Fabiola has had the opportunity to perform on many different stages. She has worked with organizations such as the Metropolitan Museum of Art in NYC, the Museum of Fine Arts in Boston, Celebrity Series of Boston, Agora Cultural Architects, Isabella Stewart Gardner Museum, Puerto Rican Arts Alliance in Chicago, Museo de Arte de Puerto Rico, among others. She has collaborated with artists such as: Puerto Rico Symphony Orchestra, Totó La Momposina, Pedro Capó, Victoria Sanabria, Cucco Peña, Decimanía de Puerto Rico, Eddie Palmieri, the Gran Combo de Puerto Rico, Rayos Gamma, Danny Rivera, Chicago Philharmonic, among many others.
In recent years, she’s had the honor of receiving recognition such as the Quincy Jones Award, ambassador for the Puerto Rican Day Parade in NYC, a motion from the PR House of Representatives as the first cuatro player to graduate from Berklee, one of WBUR’s The ARTery 25 artists by Boston’s NPR news station in 2021, the Brother Thomas Fellowship, and the Whippoorwill Arts Fellowship.
Currently, Fabiola works as a cuatro player and singer-songwriter, presenting her original music projects inside and outside of Puerto Rico. Her artistic vision and original music focus on the exploration of her culture, her ancestry, and her identities. In addition, she works as a composer for children’s animated series, including the PBS Kids shows Alma’s Way and Work It Out Wombats, and HBO Max’s Mecha Builders, produced by Sesame Street.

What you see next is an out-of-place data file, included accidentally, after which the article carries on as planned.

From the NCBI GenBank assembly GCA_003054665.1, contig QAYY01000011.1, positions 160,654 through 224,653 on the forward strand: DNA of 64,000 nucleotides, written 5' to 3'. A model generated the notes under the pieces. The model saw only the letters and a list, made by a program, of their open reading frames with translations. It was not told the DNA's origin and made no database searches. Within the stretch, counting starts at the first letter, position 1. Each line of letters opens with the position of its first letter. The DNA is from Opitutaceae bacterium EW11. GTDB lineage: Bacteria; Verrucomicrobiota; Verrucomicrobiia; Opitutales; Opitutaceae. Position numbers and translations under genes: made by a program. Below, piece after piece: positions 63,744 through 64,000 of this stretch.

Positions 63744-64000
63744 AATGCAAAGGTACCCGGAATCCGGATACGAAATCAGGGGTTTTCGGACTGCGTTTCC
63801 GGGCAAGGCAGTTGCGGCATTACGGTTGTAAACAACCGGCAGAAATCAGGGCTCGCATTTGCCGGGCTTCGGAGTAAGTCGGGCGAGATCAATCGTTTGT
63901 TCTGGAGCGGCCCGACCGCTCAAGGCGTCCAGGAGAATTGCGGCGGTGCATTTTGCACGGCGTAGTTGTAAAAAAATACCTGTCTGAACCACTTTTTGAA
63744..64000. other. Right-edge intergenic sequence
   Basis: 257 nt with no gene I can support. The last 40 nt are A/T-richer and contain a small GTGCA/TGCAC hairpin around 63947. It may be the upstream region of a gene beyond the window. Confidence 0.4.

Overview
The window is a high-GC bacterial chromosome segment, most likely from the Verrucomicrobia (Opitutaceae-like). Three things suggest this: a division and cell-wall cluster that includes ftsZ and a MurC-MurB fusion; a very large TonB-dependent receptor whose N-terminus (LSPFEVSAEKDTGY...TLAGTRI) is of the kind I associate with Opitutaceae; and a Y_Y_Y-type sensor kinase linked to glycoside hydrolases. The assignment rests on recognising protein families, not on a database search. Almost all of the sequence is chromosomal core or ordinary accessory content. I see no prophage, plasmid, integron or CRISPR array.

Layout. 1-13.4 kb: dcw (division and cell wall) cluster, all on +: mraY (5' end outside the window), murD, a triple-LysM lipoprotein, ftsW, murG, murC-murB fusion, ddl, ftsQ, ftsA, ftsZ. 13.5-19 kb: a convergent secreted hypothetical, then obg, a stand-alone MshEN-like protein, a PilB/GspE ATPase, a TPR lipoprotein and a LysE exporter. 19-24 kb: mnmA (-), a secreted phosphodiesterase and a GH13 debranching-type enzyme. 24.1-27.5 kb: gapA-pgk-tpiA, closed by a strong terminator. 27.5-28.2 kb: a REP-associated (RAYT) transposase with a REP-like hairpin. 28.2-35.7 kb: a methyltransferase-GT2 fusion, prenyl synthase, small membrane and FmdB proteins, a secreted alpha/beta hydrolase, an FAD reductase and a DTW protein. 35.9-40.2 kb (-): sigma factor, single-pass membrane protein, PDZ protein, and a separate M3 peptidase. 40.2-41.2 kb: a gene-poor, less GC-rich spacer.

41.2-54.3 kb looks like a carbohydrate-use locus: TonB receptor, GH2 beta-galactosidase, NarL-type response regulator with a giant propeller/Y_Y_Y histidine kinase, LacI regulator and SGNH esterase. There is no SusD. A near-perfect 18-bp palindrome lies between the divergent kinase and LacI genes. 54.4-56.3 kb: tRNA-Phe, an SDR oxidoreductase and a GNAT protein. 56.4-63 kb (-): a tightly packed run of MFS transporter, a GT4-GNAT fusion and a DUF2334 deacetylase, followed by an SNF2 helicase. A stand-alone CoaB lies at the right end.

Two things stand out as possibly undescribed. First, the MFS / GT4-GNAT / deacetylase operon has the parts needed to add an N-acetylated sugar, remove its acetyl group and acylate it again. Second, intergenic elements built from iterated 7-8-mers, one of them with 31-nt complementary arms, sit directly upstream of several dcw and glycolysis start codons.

By Christopher Wilkins
There’s so much about the cuatro that represents who Puerto Rico is, and Puerto Ricans are, and who I am.
Music carries its own genetic code. It reveals who we are, and where we come from. It holds the identities of entire communities.